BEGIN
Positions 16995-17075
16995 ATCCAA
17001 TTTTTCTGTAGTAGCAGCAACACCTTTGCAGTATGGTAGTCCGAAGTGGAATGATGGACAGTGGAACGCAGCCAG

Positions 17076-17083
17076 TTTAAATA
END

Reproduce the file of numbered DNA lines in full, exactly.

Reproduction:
Positions 16995-17075
16995 ATCCAA
17001 TTTTTCTGTAGTAGCAGCAACACCTTTGCAGTATGGTAGTCCGAAGTGGAATGATGGACAGTGGAACGCAGCCAG

Positions 17076-17083
17076 TTTAAATA